The new US sanctions on ICC personnel probably won’t stop the court’s investigation of war crimes in Afghanistan, said Nancy Combs, a human rights lawyer at the College of William and Mary Law School.

“Once the United States comes out with guns blaring this way and tries to intimidate the court in the way that it has, one might expect a counterproductive response; the ICC prides itself on its independence. And so now, if it were to not bring prosecutions against the United States, it might look as though it’s been intimidated,” she said.

Related: Iranian border guards allegedly drowned 45 Afghan migrants. Their families want answers.

The International Criminal Court has released a statement that says it stands by its staff and its commitment to justice. O-Gon Kwon, president of the ICC’s oversight and legislative body, the Assembly of States Parties, said he’s convening a meeting next week for the group to consider how to renew its “unwavering commitment to the Court.” 

Trump authorizes sanctions over ICC Afghanistan war crimes case

Trump authorizes sanctions over ICC Afghanistan war crimes case

US President Donald Trump delivers remarks to US troops, with Afghanistan President Ashraf Ghani standing behind him, during a visit to Bagram Air Base, Afghanistan, November 2019.

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US President Donald Trump has issued an executive order authorizing US sanctions against International Criminal Court (ICC) employees involved in an investigation into whether American forces committed war crimes in Afghanistan suggesting that the Hague-based tribunal is threatening to infringe on US national sovereignty.

In announcing the action on Thursday, Trump administration officials also accused Russia of manipulating the ICC to serve Moscow’s ends.

“We cannot, we will not stand by as our people are threatened by a kangaroo court,” Secretary of State Mike Pompeo said in announcing the move and warned other nations.

“I have a message to many close allies in the world. Your people could be next, especially those from NATO countries who fight terrorism in Afghanistan right alongside us,” he said.

Neither Pompeo nor any of the top officials who were present at the announcement — Defense Secretary Mark Esper, national security adviser Robert O’Brien and Attorney General William Barr — took questions from the press.

ICC prosecutor Fatou Bensouda wants to investigate possible crimes committed between 2003 and 2014, including alleged mass killings of civilians by the Taliban, as well as the alleged torture of prisoners by Afghan authorities and, to a lesser extent, by US forces and the CIA. The ICC investigation was given the go-ahead in March.

Rights activists assailed Trump’s move. Andrea Prasow, the Washington director for Human Rights Watch, said the action “demonstrates contempt for the global rule of law” and represents a “blatant attempt at obstruction.”

Trump’s order authorizes Pompeo, in consultation with Treasury Secretary Steven Mnuchin, to block assets in the United States of ICC employees involved in the probe, according to a letter sent by Trump to U.S. House of Representatives Speaker Nancy Pelosi accompanying the order.

It also authorizes Pompeo to block entry into the United States of these individuals as well as their family members.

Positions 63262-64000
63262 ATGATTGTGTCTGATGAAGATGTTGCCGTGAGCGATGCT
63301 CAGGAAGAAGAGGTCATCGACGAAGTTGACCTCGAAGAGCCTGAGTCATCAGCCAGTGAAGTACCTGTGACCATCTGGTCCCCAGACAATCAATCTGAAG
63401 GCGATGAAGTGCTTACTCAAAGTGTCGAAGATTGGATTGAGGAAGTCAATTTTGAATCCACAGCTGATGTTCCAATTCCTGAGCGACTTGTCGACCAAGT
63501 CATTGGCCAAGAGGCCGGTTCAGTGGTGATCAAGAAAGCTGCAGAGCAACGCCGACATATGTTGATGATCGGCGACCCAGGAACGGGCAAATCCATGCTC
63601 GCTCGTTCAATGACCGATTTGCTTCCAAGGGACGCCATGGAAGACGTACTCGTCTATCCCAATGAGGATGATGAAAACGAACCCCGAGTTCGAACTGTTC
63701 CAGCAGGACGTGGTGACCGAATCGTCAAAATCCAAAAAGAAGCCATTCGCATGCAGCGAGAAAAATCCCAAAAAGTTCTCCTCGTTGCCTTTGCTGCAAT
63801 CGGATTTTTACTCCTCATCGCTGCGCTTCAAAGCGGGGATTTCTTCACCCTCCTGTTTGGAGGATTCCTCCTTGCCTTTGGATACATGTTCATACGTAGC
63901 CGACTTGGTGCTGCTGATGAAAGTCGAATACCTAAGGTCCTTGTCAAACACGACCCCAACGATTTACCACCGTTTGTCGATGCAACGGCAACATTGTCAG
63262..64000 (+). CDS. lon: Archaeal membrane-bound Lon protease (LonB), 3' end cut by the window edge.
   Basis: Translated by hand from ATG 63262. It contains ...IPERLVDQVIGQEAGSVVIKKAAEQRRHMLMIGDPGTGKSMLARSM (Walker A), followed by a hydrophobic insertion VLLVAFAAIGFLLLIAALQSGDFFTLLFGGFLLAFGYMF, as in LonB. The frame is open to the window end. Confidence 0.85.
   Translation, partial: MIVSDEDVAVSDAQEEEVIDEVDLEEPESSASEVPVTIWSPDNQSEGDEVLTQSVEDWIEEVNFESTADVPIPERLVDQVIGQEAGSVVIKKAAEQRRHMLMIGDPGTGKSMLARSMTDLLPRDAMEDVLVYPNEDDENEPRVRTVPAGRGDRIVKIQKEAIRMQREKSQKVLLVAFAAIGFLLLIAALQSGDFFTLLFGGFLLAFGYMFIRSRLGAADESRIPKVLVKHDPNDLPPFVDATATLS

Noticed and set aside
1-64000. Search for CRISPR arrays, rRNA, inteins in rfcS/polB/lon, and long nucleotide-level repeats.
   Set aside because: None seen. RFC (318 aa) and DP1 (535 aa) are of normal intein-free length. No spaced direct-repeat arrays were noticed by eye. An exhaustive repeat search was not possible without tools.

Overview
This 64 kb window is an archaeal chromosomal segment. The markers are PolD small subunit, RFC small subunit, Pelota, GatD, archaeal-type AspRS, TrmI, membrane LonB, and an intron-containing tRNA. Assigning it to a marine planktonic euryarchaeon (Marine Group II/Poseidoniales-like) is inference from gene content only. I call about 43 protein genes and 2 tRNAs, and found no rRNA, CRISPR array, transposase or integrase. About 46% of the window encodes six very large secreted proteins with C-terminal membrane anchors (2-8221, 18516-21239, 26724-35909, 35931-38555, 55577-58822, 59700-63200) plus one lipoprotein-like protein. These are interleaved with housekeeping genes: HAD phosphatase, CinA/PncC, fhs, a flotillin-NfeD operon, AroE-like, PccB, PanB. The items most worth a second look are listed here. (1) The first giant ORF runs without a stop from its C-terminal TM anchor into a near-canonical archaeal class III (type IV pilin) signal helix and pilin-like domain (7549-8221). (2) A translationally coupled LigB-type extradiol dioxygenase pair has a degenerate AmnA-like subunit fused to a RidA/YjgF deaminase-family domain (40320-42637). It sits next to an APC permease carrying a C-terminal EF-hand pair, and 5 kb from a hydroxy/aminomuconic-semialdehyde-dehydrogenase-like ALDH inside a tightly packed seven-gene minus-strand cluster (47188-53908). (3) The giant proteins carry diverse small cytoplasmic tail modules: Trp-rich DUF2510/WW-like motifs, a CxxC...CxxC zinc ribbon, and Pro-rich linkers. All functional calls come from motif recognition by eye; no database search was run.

‘Low point’

The ICC was established in 2002 by the international community to prosecute war crimes, genocide and crimes against humanity. It has jurisdiction only if a member state is unable or unwilling to prosecute atrocities itself. The United States has never been a member of the court.

The US action is the latest under Trump taking aim at an international body. Trump, who has promoted an “America First” policy during his presidency, last month said he would end the US relationship with the World Health Organization.

Afghanistan is a member of the ICC, though Kabul has argued that any war crimes should be prosecuted locally.

“The Department of Justice has received substantial credible information that raises serious concerns about a long history of financial corruption and malfeasance at the highest levels in the office of the prosecutor,” said Attorney General William Barr, who did not offer evidence.

He also said the court was being manipulated by Russia, but did not elaborate on how. He hinted there could be more actions against the ICC. “The measures announced today are an important first step in holding the ICC accountable for exceeding its mandate and violating the sovereignty of the United States.”

John Bellinger, the State Department’s former top lawyer under Republican former President George W. Bush, said the two sides could have avoided the conflict but chose not to.

“It’s unfortunate that the long-running US dispute with the ICC has reached this new low point. … It’s not surprising that the Trump administration has reacted forcefully with threatened sanctions, especially in an election year,” he said.

The Trump administration imposed travel restrictions and other sanctions against ICC employees a year ago.

The ICC decided to investigate after a preliminary examination by prosecutors in 2017 found reasonable grounds to believe war crimes were committed in Afghanistan and that the court has jurisdiction.

A senior Trump administration official, describing the order to reporters on a conference call, said the directive authorizes sanctions against any individual directly engaged in any effort by the ICC to investigate American personnel without US consent.

By Steve Holland, Humeyra Pamuk and Arshad Mohammed/Reuters